Origin: Toronto, Ontario
Dave Azzolini and Jessica Grassia are co-founders and the husband & wife duo leading the charge. Between 2005-2015 the GDs toured North America extensively, fueling the band's reputation for energetic, sweaty, power-pop shows. It's been a minute, but a little birdie told me they are working on a new album. Stay tuned.
It was a Saturday night, and only the best get to play Toronto’s legendary Horseshoe Tavern during North By Northeast, Canada’s biggest independent music festival. Most of the revelers were jammed in there to catch a glimpse of The Golden Dogs, and they were willing to wait nearly four hours to see them. At 1 a.m., the Toronto five-piece band hit the stage and the crowd erupted. Wild fist pumps, unrestrained screaming, erratic dancing – you couldn’t help but wonder what the hell was going on?
Contrary to a few people’s beliefs, The Golden Dogs’ devotees hadn’t gone insane – it was the band that was off their rockers. The Dogs launched into “Birdsong” and immediately set the place on fire. Lead singer and guitarist Dave Azzolini furiously attacked his axe, destroying strings in the process. His wife and keyboardist Jessica Grassia repeatedly smashed her keys with her fists while head banging to drummer Taylor Knox’s thunderous beats. Guitarist Neil Quin unleashed a bevy of blazing solos, and all the while bassist Stew Heyduk kept the rhythm in check.
The ‘shoe was buzzing - even a few inebriated frat kids at the back were shaking their asses, but things were just getting started. Dave’s face was dripping with sweat, Jess’ hair was sticking to her face and the audience was singing – no, screaming – along to almost every lyric. To cap this chaotic night off, the band played their incendiary cover of Paul McCartney’s “1985” and set closer “Yeah!”. During that song, as Jess pounded her keys over and over again, Dave disappeared. It was a little strange – had he had enough? Were things too out of control? The music kept going, though, and the crowd was still frenzied. Without warning the lanky lead singer stormed the stage, but he wasn’t wearing the blue blazer he started off with – he donned an outlandish, brown furry jacket that made him look like a starved Sasquatch.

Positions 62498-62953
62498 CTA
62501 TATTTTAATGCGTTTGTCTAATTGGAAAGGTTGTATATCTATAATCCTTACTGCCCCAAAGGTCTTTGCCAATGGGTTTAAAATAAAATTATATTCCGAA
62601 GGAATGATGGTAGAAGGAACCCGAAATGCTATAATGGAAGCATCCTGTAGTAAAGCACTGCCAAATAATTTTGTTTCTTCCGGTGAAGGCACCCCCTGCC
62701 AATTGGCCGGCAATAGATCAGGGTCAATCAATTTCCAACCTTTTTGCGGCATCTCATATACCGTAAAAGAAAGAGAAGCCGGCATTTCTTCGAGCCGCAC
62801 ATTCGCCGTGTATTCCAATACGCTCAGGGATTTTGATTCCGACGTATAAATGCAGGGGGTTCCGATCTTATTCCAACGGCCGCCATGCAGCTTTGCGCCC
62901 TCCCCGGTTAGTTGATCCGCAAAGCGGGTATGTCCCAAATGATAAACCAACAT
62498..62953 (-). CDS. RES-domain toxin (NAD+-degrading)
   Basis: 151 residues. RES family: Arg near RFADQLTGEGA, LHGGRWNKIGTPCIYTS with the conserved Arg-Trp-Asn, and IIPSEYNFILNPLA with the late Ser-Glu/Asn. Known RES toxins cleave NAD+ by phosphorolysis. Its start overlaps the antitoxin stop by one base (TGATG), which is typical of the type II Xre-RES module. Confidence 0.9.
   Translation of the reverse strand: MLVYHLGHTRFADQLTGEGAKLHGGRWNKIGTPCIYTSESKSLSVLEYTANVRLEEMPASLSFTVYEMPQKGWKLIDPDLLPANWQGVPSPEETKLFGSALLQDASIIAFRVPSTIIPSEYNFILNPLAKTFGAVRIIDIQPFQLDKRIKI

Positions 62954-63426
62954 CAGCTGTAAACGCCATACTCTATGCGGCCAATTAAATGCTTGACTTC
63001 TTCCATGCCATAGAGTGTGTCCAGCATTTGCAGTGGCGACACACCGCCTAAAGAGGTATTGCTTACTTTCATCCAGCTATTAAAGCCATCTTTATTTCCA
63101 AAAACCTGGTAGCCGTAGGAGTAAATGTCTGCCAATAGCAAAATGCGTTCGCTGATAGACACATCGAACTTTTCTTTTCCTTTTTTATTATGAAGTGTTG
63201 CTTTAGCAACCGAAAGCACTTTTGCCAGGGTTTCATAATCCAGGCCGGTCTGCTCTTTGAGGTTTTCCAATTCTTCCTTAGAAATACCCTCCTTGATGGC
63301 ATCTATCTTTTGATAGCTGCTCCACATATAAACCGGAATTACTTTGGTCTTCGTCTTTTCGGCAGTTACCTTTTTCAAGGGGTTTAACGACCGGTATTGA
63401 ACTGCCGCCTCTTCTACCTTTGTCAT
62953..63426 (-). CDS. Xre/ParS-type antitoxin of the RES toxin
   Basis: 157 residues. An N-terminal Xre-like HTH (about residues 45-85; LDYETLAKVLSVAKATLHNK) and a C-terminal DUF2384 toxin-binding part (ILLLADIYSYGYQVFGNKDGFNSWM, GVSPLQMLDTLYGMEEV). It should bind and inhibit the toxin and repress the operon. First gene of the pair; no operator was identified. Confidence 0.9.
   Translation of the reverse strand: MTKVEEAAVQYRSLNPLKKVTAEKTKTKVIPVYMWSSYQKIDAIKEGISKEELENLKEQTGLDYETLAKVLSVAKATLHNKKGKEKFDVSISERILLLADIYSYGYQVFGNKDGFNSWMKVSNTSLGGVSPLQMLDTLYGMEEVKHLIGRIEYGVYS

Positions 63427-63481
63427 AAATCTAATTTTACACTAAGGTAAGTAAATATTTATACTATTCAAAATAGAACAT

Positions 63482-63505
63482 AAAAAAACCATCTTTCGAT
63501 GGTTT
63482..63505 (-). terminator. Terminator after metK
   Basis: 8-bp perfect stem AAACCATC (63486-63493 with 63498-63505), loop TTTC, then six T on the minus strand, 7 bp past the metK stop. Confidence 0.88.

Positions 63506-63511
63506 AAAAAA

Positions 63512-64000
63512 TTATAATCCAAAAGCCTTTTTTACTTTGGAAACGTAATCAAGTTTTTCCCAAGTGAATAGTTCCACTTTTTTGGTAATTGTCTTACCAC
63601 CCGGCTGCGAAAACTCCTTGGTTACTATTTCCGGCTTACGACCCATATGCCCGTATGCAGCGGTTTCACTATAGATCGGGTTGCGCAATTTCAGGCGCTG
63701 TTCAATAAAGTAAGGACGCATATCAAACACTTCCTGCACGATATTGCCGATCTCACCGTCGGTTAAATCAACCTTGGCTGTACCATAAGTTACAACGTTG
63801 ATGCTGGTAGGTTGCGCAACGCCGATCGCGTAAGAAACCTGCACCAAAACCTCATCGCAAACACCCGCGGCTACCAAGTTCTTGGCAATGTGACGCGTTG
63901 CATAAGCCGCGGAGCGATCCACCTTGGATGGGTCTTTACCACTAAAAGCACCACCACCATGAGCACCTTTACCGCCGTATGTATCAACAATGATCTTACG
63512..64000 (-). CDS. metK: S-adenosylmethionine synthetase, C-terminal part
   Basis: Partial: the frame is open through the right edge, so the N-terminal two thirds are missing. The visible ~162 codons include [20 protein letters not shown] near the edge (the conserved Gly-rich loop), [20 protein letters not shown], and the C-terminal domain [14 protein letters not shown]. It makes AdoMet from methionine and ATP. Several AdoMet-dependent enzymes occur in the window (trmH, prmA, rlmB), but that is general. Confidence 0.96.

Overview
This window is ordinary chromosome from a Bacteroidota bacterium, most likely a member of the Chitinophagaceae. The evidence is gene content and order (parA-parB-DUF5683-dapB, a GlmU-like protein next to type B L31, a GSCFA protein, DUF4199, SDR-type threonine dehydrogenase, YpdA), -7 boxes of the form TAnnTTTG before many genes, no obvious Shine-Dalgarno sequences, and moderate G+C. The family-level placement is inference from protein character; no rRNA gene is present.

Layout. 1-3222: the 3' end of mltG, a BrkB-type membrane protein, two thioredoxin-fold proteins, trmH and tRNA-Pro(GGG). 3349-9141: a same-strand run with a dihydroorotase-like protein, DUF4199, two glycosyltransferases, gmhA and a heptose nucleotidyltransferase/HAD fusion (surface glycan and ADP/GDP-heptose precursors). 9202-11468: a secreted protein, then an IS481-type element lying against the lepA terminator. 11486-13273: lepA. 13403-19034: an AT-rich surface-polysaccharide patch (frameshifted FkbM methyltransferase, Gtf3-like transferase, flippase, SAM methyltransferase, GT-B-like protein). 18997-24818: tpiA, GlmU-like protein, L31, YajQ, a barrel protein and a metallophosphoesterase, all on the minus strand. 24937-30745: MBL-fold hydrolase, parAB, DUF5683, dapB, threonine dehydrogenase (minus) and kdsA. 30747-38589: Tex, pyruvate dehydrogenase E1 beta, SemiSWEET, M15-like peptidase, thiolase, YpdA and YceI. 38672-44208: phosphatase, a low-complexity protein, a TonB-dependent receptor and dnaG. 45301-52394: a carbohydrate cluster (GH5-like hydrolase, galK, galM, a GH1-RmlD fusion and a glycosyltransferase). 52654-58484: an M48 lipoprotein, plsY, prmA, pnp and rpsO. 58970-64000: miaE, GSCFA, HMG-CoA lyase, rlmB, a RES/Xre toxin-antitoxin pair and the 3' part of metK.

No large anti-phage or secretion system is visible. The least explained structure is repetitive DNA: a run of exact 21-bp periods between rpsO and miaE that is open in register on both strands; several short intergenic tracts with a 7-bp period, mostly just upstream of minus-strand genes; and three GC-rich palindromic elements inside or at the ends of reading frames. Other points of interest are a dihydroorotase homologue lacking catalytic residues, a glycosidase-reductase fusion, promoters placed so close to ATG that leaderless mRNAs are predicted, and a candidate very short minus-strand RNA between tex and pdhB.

For some that night, this would have been a pretty messed up show, but those familiar with The Golden Dogs know performing a high flying set is their calling card.
Fortunately, their manic energy isn’t limited to the stage. On their new record, Big Eye Little Eye, the band takes all that shambolic vigour and lays it down on disc. It’s impossible not to stomp your foot to the frantic opener, “Dynamo,” and it’s even harder to avoid shouting along to the choruses of first single “Never Meant Any Harm” and “Saints At The Gates,” a passionate track about playing live. If you’re not in the mood to air guitar, don’t worry, Big Eye Little Eye, which some critics are already calling the best disc of the year, has more to offer than just intensity. Intimate moments like the stripped down “Wheel Of Fortune,” the only song not recorded in the studio, puts listeners in Dave and Jess’ basement, while Theresa’s Beach Boys-style vocals is a touching tribute to one of the bands’ heroes, Brian Wilson.